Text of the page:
Uploaded Site Files not Displaying After Creating Virtual Host on FreeBSD

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Uploaded Site Files not Displaying After Creating Virtual Host on FreeBSD – Managing your servers can streamline the performance of your team by allowing them to complete complex tasks faster. Plus, it can enable them to detect problems early on before they get out of hand and compromise your business. As a result, the risk of experiencing operational setbacks is drastically lower.

But the only way to make the most of your server management is to perform it correctly. And to help you do so, this article will share nine tips on improving your server management and fix some problem about apache-2.2, freebsd, , , .

Good Morning,

Newbie Alert!! 🙂

I created a virtual host on my FreeBSD server and have the domain name pointing to the server. I uploaded site files to /home/servername/www/virtualhostname. I see there are alos files in /usr/local/apache2/htdocs. These are the generic “Welcome to your Server” HTML file and image files.

Do I need to remove the files from /usr/local/apache2/htdocs in order for the server to render the files in /home/servername/www/virtualhostname?


/usr/local/apache2/conf/httpd.conf contains the following:

DocumentRoot "/usr/local/apache2/htdocs"

As such, is it advisable to change the DocumentRoot to the directory of my virtual host? Or, should I just place my site files in the above DocumentRoot and let it ride?

Solution :

First thing, make sure your domain is pointing to the correct ip of the server you are using, a simple ping domain.com would do it but you can aswell use tracert domain.com or traceroute depending from where you are checking it.

After that, locate the file httpd.conf and vhosts.conf those are your webserver configuration files.

Check if vhosts.conf is empty or not, if it is not empty look for DocumentRoot entries and post the content for us by updating your question, if it is empty go to httpd.conf and look for <virtualhost entries, if there inst any, it means your webserver is using the server DocumentRoot directory.

Usually the server DocumentRoot directory is /var/www/htdocs but it may change from installation to installation and from OS to OS.

To verify which is the one you have, inside your httpd.conf look for the entry DocumentRoot that is not inside any virtualhost and what is ahead of it is the path to your main root directory.

its better if you make your own VirtualHost for the domain in question, if you have a vhosts.conf file add the bellow cotent to it replacing what is need to your own domain, if you dont have a vhosts.conf add at the end of your httpd.conf file:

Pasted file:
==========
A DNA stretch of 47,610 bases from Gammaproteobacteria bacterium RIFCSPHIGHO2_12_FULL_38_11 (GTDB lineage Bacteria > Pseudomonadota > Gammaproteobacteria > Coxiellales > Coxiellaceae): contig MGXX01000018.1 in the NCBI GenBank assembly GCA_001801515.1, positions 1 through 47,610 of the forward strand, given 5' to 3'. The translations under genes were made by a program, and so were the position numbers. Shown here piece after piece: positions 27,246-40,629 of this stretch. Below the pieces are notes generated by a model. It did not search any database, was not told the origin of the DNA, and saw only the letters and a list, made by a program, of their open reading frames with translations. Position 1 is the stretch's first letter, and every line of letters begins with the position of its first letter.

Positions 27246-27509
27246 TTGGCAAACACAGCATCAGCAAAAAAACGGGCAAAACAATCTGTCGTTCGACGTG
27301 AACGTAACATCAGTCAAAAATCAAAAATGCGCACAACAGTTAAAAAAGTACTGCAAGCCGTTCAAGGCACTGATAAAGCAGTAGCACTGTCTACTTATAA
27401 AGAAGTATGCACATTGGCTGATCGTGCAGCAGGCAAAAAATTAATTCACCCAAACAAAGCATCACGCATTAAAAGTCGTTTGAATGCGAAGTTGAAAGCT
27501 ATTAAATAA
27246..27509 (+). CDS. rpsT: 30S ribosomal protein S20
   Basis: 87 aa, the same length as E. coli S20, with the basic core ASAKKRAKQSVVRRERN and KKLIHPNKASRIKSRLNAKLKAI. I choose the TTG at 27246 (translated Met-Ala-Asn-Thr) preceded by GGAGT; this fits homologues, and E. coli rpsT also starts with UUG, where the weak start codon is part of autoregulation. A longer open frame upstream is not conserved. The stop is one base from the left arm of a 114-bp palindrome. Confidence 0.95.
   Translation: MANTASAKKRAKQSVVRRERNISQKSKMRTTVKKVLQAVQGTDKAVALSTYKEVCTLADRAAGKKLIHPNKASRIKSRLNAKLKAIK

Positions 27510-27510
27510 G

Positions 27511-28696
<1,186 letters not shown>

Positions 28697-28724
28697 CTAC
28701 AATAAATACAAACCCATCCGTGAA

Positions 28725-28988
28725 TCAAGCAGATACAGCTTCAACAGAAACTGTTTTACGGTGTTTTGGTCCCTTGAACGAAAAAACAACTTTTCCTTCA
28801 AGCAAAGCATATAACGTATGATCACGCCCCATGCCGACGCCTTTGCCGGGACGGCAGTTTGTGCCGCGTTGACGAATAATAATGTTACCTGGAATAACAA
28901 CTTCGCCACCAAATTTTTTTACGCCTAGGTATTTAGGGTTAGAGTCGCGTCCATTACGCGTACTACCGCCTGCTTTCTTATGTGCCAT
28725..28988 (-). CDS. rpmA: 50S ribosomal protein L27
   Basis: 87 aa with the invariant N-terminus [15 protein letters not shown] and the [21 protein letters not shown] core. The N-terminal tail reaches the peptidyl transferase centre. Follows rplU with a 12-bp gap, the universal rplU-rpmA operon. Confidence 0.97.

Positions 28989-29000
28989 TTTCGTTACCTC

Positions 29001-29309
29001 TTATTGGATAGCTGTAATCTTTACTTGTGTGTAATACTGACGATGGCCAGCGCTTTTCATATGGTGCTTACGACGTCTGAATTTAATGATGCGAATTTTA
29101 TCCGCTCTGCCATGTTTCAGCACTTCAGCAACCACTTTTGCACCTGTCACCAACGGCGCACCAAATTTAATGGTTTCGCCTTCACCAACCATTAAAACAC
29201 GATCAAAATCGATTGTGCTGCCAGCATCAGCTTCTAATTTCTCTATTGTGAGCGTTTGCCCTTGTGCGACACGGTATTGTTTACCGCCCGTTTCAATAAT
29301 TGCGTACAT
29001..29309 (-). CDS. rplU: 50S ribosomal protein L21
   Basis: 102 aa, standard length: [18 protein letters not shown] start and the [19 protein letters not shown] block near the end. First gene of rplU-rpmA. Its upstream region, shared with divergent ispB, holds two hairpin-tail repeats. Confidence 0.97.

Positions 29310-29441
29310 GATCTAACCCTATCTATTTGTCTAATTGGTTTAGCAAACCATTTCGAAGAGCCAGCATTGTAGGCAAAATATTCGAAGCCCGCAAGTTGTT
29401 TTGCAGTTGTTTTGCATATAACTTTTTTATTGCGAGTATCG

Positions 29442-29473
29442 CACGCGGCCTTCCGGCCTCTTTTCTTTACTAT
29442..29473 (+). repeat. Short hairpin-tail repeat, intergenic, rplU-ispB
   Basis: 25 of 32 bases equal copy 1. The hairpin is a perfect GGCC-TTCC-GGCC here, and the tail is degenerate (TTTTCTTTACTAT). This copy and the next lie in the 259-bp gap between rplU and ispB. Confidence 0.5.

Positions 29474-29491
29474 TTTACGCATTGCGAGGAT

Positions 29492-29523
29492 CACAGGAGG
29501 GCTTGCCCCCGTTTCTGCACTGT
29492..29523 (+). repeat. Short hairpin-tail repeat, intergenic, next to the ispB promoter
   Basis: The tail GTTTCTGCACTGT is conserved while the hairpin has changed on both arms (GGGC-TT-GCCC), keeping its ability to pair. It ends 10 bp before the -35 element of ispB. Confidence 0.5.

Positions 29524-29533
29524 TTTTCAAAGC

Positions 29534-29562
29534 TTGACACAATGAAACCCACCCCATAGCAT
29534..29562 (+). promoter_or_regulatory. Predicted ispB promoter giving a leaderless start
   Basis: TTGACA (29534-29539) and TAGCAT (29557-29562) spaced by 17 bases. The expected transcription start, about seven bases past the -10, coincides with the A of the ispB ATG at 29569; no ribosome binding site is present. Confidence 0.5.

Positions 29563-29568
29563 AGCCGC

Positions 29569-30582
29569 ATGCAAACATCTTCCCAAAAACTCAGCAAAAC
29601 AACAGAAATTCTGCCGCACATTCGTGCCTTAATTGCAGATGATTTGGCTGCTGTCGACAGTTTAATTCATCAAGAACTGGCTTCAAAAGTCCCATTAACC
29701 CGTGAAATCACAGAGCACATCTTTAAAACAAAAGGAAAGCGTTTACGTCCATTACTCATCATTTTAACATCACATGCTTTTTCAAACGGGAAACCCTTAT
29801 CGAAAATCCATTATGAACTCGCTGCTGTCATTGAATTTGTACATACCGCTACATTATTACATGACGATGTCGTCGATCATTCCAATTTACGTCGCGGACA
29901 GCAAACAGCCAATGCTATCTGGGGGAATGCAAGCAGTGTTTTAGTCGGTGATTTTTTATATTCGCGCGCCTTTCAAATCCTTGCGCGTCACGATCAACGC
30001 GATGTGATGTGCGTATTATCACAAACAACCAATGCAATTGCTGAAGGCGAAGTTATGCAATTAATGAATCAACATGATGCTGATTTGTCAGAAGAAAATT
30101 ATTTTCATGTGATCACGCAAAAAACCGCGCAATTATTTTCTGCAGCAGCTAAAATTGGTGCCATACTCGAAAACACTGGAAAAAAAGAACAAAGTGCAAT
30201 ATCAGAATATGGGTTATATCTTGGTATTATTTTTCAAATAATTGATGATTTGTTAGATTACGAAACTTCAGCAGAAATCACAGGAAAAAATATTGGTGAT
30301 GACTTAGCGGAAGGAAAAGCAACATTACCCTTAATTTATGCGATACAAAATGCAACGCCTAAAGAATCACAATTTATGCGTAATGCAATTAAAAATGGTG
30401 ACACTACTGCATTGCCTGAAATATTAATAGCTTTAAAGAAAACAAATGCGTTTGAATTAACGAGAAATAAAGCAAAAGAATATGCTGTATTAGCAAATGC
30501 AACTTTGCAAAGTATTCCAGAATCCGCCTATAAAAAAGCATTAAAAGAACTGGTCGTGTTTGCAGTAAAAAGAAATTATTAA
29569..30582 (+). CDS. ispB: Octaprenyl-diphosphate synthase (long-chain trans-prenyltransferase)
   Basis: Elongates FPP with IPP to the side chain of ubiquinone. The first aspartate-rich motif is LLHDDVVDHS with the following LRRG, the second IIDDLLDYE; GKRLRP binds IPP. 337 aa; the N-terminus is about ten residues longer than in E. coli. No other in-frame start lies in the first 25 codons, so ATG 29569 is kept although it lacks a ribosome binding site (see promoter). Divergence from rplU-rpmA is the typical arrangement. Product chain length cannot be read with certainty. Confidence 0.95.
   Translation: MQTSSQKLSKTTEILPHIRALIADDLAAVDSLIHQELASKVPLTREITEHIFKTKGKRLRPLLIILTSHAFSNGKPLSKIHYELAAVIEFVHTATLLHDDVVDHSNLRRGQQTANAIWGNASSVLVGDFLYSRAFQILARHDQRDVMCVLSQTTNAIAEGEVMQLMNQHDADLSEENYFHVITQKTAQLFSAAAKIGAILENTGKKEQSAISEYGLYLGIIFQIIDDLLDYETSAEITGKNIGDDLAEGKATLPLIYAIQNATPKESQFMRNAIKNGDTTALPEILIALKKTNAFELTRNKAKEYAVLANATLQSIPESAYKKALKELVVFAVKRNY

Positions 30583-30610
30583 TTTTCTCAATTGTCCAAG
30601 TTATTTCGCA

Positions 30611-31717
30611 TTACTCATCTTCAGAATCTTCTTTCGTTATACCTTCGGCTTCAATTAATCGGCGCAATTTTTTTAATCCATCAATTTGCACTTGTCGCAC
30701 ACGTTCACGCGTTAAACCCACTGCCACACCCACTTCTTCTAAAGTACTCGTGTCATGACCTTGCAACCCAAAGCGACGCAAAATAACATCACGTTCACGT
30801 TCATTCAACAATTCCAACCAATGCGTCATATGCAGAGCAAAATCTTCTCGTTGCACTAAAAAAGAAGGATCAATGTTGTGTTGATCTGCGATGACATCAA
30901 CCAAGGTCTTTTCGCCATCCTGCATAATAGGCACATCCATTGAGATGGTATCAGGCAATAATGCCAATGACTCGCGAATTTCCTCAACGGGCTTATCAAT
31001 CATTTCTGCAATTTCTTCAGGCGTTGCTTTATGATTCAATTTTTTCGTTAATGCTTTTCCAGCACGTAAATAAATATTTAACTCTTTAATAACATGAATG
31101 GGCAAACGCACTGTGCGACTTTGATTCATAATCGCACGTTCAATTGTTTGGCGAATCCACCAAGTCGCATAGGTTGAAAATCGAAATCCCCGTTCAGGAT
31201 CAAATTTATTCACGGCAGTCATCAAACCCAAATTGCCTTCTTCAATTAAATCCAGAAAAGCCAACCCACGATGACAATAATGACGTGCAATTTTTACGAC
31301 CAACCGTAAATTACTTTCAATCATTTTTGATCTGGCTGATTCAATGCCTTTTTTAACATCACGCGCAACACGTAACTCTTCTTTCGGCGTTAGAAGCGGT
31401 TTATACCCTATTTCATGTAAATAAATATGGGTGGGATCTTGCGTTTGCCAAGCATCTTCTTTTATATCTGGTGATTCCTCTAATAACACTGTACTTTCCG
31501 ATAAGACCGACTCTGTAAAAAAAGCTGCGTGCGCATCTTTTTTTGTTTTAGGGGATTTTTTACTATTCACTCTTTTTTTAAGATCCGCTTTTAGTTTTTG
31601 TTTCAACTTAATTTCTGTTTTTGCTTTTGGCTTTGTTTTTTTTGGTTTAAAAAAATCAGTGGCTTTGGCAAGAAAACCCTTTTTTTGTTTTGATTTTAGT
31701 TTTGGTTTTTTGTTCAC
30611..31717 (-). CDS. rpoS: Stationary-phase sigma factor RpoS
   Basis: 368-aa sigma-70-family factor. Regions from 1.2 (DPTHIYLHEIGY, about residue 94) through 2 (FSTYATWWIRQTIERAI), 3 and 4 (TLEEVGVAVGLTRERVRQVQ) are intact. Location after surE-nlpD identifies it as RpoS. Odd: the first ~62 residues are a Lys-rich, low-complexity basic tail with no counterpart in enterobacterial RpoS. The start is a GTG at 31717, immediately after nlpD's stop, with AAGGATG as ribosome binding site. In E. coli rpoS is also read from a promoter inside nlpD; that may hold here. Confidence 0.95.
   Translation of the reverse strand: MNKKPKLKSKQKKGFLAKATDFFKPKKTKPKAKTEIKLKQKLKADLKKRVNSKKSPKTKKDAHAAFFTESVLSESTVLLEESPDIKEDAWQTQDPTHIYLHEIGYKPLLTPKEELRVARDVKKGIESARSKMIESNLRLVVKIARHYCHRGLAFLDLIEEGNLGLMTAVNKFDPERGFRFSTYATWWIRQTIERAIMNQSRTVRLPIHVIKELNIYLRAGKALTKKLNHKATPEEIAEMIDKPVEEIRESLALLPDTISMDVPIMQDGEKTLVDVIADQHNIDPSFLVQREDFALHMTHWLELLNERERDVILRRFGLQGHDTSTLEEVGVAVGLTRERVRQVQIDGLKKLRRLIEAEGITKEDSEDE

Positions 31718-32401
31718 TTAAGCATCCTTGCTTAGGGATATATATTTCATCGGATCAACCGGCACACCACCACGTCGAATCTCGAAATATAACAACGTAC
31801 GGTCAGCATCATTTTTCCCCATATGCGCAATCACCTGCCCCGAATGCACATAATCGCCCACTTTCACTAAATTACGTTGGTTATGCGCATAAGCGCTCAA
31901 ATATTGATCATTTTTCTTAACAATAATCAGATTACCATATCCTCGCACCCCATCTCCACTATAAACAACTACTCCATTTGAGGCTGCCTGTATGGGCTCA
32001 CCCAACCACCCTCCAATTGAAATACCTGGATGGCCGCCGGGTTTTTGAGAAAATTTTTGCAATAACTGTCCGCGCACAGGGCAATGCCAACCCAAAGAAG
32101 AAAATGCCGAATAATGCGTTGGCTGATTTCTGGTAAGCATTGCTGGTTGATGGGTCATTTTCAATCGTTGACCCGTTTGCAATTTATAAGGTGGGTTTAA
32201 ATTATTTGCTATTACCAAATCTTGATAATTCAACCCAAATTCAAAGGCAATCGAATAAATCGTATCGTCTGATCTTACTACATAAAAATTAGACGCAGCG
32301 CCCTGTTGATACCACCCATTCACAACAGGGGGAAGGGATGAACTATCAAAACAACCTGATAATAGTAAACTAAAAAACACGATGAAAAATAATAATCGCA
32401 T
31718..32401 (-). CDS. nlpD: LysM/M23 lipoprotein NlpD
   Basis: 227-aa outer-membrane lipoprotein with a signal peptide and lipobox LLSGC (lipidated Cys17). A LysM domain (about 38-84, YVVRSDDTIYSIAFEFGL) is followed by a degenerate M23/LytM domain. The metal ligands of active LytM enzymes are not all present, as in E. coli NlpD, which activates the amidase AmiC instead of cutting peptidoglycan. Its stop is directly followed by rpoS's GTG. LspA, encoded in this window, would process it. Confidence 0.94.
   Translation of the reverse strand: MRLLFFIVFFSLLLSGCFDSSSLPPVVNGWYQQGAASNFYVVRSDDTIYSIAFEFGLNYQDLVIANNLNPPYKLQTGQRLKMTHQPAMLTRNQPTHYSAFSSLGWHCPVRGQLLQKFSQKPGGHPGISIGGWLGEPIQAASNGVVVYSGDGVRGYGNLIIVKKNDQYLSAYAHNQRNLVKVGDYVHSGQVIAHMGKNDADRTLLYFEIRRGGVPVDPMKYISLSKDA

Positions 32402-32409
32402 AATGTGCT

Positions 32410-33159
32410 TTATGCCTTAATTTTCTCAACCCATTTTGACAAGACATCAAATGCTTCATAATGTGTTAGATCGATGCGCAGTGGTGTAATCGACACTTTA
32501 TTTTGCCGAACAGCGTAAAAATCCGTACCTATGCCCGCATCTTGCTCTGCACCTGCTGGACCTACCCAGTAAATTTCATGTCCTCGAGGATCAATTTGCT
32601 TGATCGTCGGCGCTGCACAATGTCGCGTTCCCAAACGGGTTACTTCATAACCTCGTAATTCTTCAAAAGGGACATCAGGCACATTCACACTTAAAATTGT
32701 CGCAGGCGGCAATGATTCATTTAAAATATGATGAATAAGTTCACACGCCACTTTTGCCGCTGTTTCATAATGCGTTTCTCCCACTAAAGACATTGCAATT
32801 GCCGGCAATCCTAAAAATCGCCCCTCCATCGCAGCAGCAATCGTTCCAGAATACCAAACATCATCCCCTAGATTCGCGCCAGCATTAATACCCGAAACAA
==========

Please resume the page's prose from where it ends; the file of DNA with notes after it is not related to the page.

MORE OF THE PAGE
NameVirtualHost *:80

<VirtualHost *:80>
        ServerName domain.com
        ServerAlias www.domain.com
        DocumentRoot /home/servername/www/virtualhostname/
        ServerAdmin support@domain.com

        ErrorLog /home/servername/logs/domain.com_error_log
        CustomLog /home/servername/logs/domain.com_access_log combined

Make sure you have created the directory /home/servername/logs to hold your log files or that you have it pointed to somewhere you prefer.

Apache webserver works the follow way:

  • If you have no virtualhosts
    configured it will lead to the
    server DocumentRoot by either the ip
    or the ServerName defined.

  • If you do have virtualhosts then you
    will only hit the server
    DocumentRoot when you make use of
    your Server’s ServerName (which is the domain defined in the ServerName that is outside and before your virtualhosts in your httpd.conf) otherwise
    it will lead you to your first
    virtualhost in your config file.

  • Let’s say your first domain is
    blabla.com and it is using the
    virtual host *:80, it means ANY IPS
    that are binded to your webserver
    will lead to that virtualhost if the
    user has not defined any domain to
    access, an example would be the user
    accessing your ip instead of the

  • If you are always using the domain name to access your domain then it does not matter aslong as you have your virtualhost well configured you will hit the given place you wanted and the files you wanted.

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